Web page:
So what you get in “The Irishman” is history. Literally. In cars, outfits, everything is done exquisitely but the story.

And Frank Sheeran… Scorsese doesn’t even do a good job of demonstrating why Frank/DeNiro goes to the dark side.

DeNiro is good.

But Joe Pesci is phenomenal.

And after years of chewing too much scenery, Al Pacino’s performance is worthy of an Oscar, you truly believe he’s Jimmy Hoffa, not the actor underneath.

As far as the women? Two-dimensional characters at best. We never see the reaction of the wife Frank divorces, his adult daughter Peggy doesn’t even speak.

So Frank paints houses. Is he still working when he becomes head of the local?

And Harvey Keitel could be used more. He’s got that sinister look, like a true gangster, who will never be crossed.

So there’s endless hits, and a bit of Mafia politics. And you can see where the film is gonna end up, even though you can’t figure out why it’s going to take three and a half hours to get there.

Once again, Scorsese/Hollywood is not thinking of the audience. “The Irishman” should have been a miniseries. I mean what man over fifty can sit for this long in a theatre?

And sure, one might still binge the miniseries, but it’s the viewer’s choice. Instead, there’s this interminable film, you’re left waiting for payoff.

Maybe it’s because I watched it during the day.

Then again, I’ve watched “Ozark” during the day and been riveted. Hell, I could watch “Ozark” EVERY day!

Even the first season of “Mindhunter”. Although it too suffers a crisis of arc.

First and foremost, films, visual media, are emotional. If you don’t strike that chord, you’ve got nothing. Sure, I was scared the first couple of times Frank offed somebody, but it got to the point where it didn’t even bug me.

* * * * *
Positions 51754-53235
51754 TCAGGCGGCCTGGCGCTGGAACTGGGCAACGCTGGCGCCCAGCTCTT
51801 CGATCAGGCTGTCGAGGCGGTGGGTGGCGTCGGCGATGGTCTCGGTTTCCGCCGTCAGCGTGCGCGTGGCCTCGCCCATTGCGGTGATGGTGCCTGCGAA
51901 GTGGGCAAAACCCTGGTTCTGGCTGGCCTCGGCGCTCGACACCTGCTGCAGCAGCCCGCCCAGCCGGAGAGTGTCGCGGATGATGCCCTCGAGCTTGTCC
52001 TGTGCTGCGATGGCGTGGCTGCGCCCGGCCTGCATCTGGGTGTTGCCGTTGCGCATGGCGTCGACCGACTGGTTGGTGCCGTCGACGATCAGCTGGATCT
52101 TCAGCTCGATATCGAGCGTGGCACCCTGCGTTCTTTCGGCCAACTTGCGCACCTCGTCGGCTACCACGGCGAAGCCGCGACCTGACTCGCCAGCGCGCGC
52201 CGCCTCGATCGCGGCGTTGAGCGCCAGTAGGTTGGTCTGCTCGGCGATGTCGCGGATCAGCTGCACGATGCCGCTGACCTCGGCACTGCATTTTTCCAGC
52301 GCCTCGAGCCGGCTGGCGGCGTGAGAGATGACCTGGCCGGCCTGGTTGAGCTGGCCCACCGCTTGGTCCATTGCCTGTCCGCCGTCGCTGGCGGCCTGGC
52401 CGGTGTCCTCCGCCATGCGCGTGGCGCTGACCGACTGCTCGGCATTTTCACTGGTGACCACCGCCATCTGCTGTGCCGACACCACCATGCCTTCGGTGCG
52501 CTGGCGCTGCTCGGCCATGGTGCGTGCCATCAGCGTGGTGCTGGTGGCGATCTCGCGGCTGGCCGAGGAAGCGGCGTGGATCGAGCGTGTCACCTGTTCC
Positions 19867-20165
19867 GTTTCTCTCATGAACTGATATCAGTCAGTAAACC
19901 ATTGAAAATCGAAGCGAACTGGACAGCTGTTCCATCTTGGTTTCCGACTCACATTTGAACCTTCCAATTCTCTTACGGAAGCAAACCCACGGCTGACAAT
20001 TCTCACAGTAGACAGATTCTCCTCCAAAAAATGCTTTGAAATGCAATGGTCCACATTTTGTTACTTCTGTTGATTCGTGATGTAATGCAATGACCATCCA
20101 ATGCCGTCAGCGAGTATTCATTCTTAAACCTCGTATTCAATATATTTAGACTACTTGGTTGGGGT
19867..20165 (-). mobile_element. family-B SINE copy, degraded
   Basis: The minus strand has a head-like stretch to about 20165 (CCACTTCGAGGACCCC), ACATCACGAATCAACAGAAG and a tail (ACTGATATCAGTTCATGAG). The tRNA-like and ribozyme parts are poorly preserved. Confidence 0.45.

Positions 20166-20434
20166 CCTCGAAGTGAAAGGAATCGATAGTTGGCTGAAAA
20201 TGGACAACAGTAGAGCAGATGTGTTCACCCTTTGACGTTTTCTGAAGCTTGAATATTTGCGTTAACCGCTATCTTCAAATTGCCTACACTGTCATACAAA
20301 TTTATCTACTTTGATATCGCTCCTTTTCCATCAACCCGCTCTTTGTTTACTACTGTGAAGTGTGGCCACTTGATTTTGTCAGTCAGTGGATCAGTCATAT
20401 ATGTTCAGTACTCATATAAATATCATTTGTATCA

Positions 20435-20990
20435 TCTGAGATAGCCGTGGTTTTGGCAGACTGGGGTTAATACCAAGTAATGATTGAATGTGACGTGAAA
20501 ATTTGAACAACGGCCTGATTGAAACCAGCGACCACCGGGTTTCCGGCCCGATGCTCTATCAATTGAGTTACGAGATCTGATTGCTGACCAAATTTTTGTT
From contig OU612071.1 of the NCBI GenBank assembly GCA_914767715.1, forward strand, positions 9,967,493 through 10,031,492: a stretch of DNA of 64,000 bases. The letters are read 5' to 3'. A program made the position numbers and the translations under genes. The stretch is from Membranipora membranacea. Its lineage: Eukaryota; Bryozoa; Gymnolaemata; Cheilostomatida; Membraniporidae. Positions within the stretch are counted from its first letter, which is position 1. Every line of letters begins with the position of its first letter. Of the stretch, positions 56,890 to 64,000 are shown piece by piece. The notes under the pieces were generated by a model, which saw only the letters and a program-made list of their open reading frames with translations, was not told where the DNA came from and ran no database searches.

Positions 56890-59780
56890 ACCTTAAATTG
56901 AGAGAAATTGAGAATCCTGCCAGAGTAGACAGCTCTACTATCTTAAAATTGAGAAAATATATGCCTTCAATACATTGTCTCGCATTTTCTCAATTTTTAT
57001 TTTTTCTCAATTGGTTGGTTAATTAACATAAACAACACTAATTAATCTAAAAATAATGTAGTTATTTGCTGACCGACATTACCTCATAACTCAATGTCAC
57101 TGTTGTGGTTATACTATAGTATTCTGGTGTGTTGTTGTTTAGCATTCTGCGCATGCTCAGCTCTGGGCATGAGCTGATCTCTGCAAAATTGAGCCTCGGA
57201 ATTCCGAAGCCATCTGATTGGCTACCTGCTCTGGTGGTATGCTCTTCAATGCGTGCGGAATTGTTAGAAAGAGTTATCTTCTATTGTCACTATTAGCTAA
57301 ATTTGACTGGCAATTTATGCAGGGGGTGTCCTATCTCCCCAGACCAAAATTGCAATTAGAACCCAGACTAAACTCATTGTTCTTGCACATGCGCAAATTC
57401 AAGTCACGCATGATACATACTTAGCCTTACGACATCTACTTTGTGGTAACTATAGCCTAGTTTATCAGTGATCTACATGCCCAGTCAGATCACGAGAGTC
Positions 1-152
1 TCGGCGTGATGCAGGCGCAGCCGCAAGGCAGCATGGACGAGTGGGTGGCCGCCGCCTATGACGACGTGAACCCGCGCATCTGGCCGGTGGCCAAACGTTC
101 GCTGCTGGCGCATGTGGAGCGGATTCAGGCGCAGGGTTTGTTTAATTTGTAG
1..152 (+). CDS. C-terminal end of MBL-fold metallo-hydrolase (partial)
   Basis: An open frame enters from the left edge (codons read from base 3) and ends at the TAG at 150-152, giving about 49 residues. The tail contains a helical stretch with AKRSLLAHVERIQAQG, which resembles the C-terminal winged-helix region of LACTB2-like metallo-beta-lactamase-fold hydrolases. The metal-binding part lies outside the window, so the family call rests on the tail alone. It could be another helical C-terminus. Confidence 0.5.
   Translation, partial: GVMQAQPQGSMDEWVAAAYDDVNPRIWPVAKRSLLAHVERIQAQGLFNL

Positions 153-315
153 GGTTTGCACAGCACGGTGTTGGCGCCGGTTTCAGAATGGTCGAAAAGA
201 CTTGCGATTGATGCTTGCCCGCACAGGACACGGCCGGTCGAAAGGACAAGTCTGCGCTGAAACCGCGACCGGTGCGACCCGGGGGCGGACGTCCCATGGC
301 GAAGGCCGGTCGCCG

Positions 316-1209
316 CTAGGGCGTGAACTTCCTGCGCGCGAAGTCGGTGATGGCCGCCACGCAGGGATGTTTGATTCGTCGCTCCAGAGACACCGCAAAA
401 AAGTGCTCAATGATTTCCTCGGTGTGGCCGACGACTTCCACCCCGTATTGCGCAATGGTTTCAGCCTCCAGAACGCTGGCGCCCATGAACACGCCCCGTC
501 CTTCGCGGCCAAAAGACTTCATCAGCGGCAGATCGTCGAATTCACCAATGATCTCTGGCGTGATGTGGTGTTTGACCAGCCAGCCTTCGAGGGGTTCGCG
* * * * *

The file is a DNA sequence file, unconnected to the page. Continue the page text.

And the cars didn’t change perfectly with the times. Assuming you know cars.

But maybe that’s the point here, that it’s all ancient history, water under the bridge, the Mafia is a thing of the past.

Then again, whoever writes history controls it. Now viewers will be convinced the Mafia killed Hoffa, and that Kennedy was beholden to the Mob, and the truth is much more murky than that.

But at least Netflix gave Scorsese all that money. The studios were too afraid to pony up in a superhero/blockbuster world.

But Netflix’s business model is different. They just need people to keep paying every month, whether they watch or not. “The Irishman” enhances the brand. Meanwhile, Disney punts on this front. They make a “Star Wars” show for the brain-dead and for those wanting to chomp on something more…there’s nothing on Disney+, at least nothing new.

So, “The Irishman” should have been the story of the weekend. Believe me, if there was no theatrical run, it would have been the centerpiece of conversation on Turkey Day. And I don’t know about you, the last thing I want to do this weekend is go to the theatre/mall/look for parking. I want to stay home, and I did.

But to tell you the truth, “Atypical” hits more emotional notes than “The Irishman.”

But that’s another story.